Watch Out for Those Fish Flying Down Frederick Douglas Boulevard
We took a stroll around the neighborhood this morning around 11. The only sounds were the whirl of police and ambulance sirens distant and close, and the steady ominous whoosh of the wind, carrying little stinging nuggets of rain. Fallen leaves swirled. The trees had begun bending. The only people on the street walked with purpose under the looming grey sky. "In a few hours," someone remarked, "you'll see a fish flying down Frederick Douglas Boulevard."
On 116th Street, three ambulances, a police car and a police van idled at an intersection, lights whirling, apparently, on standby for what may come later. The garbage cans had been turned over and moved away from the corners. A tape across the shuttered subway entrance flickered in the wind. The chain stores were mostly closed--Starbucks, Subway--but the neighborhood shops were still open--the Italian restaurant, the bodegas, the mosque, the hardware store. Their workers probably did not need the subways to get to work.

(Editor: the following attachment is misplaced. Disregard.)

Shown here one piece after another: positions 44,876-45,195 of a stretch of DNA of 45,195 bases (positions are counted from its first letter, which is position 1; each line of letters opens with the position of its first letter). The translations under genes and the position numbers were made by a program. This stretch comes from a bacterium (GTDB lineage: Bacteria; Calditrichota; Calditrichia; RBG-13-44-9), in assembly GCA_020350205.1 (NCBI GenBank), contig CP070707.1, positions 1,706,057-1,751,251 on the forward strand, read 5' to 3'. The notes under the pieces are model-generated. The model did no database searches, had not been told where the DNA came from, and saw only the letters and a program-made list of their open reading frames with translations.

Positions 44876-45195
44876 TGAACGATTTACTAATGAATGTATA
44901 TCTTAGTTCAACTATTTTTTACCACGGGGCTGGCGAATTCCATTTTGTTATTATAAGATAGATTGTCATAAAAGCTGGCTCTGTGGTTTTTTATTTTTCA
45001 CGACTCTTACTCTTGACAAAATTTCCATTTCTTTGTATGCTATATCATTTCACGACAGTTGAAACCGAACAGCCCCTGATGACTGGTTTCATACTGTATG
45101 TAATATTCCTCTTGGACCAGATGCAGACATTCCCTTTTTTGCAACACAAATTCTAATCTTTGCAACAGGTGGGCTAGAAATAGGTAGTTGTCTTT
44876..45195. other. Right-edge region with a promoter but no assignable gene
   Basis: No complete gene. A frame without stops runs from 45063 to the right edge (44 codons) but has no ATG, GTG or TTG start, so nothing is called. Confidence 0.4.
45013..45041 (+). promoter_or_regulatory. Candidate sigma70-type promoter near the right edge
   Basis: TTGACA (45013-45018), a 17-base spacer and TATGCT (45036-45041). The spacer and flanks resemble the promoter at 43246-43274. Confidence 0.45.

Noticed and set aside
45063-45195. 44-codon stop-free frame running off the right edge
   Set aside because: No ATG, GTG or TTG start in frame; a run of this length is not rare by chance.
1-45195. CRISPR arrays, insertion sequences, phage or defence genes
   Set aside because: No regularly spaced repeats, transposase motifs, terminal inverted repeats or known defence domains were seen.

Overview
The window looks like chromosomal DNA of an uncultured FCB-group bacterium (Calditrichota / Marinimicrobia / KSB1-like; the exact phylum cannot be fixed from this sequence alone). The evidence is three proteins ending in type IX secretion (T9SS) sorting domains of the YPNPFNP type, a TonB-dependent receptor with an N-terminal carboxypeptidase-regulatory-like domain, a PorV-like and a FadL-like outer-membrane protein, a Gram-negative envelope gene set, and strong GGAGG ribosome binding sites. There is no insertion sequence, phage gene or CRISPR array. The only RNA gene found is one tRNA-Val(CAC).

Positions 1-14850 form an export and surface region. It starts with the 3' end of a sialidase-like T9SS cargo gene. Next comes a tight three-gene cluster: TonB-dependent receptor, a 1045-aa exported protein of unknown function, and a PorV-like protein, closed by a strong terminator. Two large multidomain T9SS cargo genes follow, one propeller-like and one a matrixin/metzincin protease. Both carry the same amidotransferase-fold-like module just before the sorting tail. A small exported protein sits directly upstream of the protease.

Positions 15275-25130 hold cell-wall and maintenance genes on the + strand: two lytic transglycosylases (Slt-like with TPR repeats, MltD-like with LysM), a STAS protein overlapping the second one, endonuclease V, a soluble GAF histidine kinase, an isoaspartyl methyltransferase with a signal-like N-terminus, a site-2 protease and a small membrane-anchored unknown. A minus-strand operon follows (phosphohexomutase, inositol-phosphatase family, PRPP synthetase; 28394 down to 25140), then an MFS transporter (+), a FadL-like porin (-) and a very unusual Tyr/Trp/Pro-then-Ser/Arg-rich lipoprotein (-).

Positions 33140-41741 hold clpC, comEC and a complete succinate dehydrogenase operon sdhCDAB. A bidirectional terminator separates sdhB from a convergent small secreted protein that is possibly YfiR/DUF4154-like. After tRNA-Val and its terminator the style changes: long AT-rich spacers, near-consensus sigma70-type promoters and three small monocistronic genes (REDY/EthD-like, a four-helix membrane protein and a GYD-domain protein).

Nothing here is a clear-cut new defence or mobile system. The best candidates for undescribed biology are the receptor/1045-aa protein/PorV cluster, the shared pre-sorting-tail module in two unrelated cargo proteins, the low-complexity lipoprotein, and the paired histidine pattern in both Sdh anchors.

The Rite Aid was open, and its shelves told the story: the bottled water section was empty, save a single lonely, half-drunk bottle. The batteries and toilet paper were gone, and for some reason, the entire chewing gum section had been purchased. Still, a dad helped his young sons pick out a birthday card for a friend, so maybe things wouldn't be so bad.
The supermarket across the street, similarly, showed signs of consumer runs and deliveries postponed. The shelves that normally contain fresh bread were shorn. The milk section was heavily depleted. Someone had decided not to prepare the prepared foods. Two store managers spoke quietly about the right time to close.
Protected from the west by Morningside Heights, and to the east, by 12 city blocks before the river, the big questions around here seemed to be, would the trees in Morningside Park hold out, or would the wind send them crashing into the apartment buildings that line its 15-block stretch? And since many of those building's basements are accessible by steps down from the sidewalk, would the water rise enough to flow down those steps, under the steel doors, and wreak havoc on the HVAC systems?
Get the This Week's Top Stories Newsletter
Every week we collect the latest news, music and arts stories — along with film and food reviews and the best things to do this week — so that you’ll never miss Village Voice's biggest stories.
- We Found the Most Fascinating (and Depressing) Site on the Internet
- This Brooklyn Local is Making a Web Series about Growing Weed
- New York City's Food Pantries Are Struggling to Keep Up With a Growing Demand For Meals